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The Gist of…

The only constant in human experience is change.

We live only in the present, confounded by a past we barely understand and a future we can’t predict, control or prevent.

Our skill at fitting clever stories to past events can mislead us into thinking we actually understand the past. Far more dangerously, we’re easily persuaded that this “skill” aids in understanding and predicting the future.

Markets and governments are both human institutions; people relating to others in a certain way. Like all human institutions, they both can fail on occasion. Fortunately, their deficiencies are normally outweighed by their benefits. If they didn’t produce long-term value they would have disappeared over time, just like our tails.  The argument’s over the relative size of the public and private spheres, not the need for both.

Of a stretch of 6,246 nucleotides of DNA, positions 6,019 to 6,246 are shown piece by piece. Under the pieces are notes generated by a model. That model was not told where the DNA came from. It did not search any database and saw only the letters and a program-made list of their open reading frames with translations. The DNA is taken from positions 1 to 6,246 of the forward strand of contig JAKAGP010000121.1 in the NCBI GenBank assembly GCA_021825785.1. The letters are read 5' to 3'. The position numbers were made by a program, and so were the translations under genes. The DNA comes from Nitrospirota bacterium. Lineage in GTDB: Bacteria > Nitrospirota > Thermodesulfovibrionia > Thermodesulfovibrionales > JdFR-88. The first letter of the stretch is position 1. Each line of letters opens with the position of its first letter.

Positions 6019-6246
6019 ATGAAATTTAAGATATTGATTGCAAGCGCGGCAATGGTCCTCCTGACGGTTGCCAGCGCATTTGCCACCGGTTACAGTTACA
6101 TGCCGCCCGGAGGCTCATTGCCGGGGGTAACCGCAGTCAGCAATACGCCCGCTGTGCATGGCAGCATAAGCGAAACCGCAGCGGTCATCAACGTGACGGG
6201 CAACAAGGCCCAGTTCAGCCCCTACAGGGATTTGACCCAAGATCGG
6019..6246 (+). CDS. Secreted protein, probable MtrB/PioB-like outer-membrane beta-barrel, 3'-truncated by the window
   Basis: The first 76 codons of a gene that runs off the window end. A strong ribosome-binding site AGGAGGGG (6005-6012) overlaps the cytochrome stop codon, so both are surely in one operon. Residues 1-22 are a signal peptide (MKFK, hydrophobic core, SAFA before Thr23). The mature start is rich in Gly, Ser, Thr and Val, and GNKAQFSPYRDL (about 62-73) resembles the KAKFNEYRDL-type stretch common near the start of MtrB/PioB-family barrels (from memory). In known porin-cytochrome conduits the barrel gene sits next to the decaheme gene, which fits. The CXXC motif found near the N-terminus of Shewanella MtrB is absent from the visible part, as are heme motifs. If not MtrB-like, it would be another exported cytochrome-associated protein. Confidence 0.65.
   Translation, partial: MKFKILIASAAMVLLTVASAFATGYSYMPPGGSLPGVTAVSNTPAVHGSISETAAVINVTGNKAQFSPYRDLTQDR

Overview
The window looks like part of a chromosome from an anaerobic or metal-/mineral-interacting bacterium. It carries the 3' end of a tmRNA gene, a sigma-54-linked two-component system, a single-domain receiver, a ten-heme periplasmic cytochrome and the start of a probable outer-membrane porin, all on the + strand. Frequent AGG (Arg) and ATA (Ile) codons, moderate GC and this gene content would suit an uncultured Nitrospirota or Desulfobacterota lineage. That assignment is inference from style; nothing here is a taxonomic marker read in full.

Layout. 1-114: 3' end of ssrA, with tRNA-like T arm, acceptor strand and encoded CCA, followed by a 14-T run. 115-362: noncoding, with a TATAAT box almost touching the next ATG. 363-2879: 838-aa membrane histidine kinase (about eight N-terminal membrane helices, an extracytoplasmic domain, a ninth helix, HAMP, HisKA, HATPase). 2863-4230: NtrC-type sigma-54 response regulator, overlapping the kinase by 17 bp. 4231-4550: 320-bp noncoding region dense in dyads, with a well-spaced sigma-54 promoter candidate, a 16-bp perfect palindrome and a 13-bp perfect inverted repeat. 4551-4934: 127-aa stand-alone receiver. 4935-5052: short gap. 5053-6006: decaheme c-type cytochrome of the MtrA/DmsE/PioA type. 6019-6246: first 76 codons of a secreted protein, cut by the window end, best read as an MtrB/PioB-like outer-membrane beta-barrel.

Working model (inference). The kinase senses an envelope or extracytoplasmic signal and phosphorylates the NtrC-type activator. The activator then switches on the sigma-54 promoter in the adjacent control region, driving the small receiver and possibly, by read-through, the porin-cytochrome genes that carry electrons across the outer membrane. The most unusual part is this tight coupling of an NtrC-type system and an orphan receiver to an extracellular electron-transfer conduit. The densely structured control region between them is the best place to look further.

Incentives matter.

Everyone spends their own money more carefully than other people’s money.

Borrowed money is cheaper than earned money.  Especially during a boom, it takes less work to borrow money than to earn it.

In science, when a measuring device transmits bad data it’s called “corrupted” data.

Prices are the information system of the market.  The free movement of prices is how producers and consumers tell each other what they value, need and would pay for.

Macroeconomics first goal is the manipulation of the price of capital (interest rates) for a higher purpose (taming the business cycle).

Corrupted prices cause poor investments. The real cost of the current “artificially low-interest rate regime” is the poor investments it encourages. Many poor investments fall in the category of financial engineering. Here’s today’s real-world example:

Priceline To Sell $1B Convertible Bonds, Buy Back $1B Shares

The stock’s days off an all-time high, has quadrupled in price the last three years, sells for 27.5 times last years earnings and management thinks now’s the time to borrow a billion dollars to buy back their own stock?

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